Disposable Razors #2 is a product of Unshaven Comics, a small studio located in the south Chicago suburbs run by three lifelong friends. They’ve been making comics for a few years now, and have lately turned their talents towards this anthology series which spotlights a variety of comic book genres and universes. Their latest effort saw its release at Chicago’s C2E2 convention a couple weekends ago, and the gents who run the studio asked me to review a copy, so review I shall!
Each issue of Disposable Razors features two stories. A repeating framing device opens and closes the book, and a one-shot exploration of a new character or concept forms the meat of each issue. The whole story’s tied together by an unnamed point-of-view character, a generic mail-room attendant who gets trapped in an interdimensional oasis known as the White. After our “hero” gets sucked into this strange Phantom Zone-type construction, he wanders around peeping in on various narratives which Disposable Razors then relates to us, the readers. This story mechanism allows for a clever, fluid exploration of some of the key genres that populate comic books while not losing sight of an overarching story. Additionally, these White segments typically feature the Unshaven team’s most inventive artwork courtesy of Matt Wright, though sometimes the scripting can bend towards that too-clever style of reference humor popularized by Kevin Smith. Still, as a storytelling device, “The White” excels, providing a solid entrance to the multiple worlds explored by Unshaven Comics.
Where Disposable Razors #2 really shines, though, is in its main story, “Ironside: Living Will.” Here Matt Wright, along with writer Marc Fishman, craft an interesting mixture of war and superhero tales starring Ira Kowalski, a former soldier and test subject for a World War II Super Soldier-style program. Ira used his super powers to help his country win the war, but since then he’s grown weary of the powered lifestyle, which in his eyes attracts only “pansies, pussies, and putzes.” As it happens, his son ranks among the caped, and when Ira, possessed of a death wish, decides to go on a bloody crime-fighting spree of his own, it’s his son who’s tasked with stopping him. Though there’s not much new ground to cover by examining an old war hero, the Unshaven crew puts an interesting slant on things by tossing super-powered characters into the mix. What really grounds the story and makes it work is the familial connection between the protagonist and the antagonist, which leads to some solid character moments as the story progresses. Couple that with a few pages of cinematic visuals from Wright and you’ve got a well-done comic book story that shows the Unshaven guys really know their medium.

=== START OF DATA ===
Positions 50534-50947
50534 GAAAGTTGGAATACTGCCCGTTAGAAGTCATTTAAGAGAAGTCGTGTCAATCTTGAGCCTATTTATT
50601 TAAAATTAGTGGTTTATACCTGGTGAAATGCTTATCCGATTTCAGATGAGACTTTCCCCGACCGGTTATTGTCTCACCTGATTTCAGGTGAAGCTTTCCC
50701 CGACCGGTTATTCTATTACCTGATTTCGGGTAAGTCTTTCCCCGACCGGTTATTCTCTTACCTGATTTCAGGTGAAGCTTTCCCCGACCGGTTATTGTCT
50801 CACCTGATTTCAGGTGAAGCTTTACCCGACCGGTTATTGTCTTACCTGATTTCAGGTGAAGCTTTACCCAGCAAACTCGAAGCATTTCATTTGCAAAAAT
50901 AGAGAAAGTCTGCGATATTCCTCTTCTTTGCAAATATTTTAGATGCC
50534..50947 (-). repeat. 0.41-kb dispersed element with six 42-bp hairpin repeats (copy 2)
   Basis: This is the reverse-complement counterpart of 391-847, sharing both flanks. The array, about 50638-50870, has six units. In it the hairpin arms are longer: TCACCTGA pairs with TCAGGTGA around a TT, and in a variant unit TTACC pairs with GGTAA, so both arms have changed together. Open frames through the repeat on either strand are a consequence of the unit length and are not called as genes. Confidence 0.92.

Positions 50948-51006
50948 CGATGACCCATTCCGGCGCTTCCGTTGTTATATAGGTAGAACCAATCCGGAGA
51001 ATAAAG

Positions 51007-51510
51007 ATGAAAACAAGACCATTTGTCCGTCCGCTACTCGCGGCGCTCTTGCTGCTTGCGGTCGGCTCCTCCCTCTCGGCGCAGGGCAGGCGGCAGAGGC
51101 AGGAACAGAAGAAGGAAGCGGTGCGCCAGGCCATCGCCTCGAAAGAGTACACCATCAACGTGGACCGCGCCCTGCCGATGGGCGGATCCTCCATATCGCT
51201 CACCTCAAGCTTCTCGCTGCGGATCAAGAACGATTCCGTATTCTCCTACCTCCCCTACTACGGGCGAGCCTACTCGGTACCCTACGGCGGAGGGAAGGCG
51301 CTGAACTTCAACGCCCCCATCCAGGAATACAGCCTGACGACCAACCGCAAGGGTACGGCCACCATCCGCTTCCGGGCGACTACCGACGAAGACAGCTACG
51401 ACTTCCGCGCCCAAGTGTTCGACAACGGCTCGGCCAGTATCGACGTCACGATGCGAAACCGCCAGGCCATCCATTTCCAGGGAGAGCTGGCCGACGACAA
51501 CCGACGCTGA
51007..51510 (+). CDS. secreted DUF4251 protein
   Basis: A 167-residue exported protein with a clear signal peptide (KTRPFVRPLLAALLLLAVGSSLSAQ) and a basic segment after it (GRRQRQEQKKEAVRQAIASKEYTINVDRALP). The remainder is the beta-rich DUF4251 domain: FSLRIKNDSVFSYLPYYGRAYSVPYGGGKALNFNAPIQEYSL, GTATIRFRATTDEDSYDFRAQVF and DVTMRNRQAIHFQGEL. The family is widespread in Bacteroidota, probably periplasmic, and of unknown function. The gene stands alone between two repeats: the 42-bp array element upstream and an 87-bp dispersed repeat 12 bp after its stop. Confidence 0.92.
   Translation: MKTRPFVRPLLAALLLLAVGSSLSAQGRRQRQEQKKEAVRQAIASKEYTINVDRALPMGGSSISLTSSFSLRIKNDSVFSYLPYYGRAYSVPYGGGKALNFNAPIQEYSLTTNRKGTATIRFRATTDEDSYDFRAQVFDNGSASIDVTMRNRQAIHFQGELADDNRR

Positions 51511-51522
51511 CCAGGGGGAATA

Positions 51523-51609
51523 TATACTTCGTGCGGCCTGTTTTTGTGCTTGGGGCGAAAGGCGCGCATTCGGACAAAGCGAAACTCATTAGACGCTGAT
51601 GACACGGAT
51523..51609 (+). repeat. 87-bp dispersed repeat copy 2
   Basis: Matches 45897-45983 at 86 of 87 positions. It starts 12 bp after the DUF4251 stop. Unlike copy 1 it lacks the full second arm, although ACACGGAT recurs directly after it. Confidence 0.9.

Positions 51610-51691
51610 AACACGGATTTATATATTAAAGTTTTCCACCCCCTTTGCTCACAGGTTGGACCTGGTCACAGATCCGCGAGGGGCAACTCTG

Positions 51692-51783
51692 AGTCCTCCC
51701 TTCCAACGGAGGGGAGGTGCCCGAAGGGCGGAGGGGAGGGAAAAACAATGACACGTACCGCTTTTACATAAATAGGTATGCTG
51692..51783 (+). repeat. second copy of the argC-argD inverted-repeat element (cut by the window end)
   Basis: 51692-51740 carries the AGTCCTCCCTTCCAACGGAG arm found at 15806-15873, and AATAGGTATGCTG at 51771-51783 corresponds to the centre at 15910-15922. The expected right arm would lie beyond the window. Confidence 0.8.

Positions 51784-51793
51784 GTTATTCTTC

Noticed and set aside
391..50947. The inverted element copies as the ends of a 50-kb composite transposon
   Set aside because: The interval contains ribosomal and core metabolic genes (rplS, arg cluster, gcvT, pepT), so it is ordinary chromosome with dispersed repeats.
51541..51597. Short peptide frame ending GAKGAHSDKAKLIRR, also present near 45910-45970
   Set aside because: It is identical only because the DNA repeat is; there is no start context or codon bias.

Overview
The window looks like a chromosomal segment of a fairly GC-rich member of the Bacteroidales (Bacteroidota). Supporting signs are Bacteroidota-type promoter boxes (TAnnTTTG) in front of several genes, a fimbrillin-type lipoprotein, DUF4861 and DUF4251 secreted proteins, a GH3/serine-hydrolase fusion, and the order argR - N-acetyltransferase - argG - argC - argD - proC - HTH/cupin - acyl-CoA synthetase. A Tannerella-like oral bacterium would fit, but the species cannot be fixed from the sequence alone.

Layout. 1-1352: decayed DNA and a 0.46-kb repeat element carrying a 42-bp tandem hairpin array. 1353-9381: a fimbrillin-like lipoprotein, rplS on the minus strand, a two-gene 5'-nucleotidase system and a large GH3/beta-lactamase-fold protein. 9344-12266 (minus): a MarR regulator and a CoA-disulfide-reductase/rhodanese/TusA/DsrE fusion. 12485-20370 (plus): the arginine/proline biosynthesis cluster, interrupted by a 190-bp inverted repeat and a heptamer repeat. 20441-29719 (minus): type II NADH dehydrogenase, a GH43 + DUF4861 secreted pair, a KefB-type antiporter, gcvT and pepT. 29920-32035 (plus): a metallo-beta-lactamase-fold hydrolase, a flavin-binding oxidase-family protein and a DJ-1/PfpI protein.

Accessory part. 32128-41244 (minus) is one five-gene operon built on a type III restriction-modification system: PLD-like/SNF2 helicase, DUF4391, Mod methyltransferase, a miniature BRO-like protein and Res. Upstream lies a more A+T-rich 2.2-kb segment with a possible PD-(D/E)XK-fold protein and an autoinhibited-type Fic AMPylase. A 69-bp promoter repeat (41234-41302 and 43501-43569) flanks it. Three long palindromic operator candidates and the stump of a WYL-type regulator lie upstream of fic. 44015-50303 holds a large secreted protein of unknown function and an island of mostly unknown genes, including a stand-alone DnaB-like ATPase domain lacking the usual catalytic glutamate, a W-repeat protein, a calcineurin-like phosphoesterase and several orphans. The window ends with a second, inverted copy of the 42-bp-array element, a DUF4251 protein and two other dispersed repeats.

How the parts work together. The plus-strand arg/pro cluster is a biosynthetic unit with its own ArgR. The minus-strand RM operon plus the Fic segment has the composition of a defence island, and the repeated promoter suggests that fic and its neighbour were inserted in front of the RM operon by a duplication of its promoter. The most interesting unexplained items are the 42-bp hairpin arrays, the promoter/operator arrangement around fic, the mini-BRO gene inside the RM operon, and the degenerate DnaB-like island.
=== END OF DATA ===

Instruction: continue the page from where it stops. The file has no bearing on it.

Disposable Razors has a few flaws — what book doesn’t? The book would majorly benefit from a copyeditor; “The White” segment especially is riddled with grammatical errors and a couple vocabulary gaffs. Additionally, occasionally Fishman’s colors seem a bit washed-out, though that could well be a function of the paper the book’s printed on, as the glossy cover looks better than many of the interior pages.
Despite a few drawbacks, Disposable Razors #2 is an excellent comic book that’s well worth the $5 purchase price. “Ironside,” in particular, is proof that these guys could rock it on a monthly comic series, and I hope that the future of the Unshaven-verse (if such a thing exists) contains some more stories featuring Ira Kowalski and son.
My Best of 2012 Playlist by Eric Garneau
After being inspired by some friends, for the past few years I’ve been really into documenting my musical exploration with year-end mixes. I realize this is not a particularly novel thing to do, but hey, who has original ideas any more? Anyway, this has gotten even easier to do thanks to new technology like Spotify. read more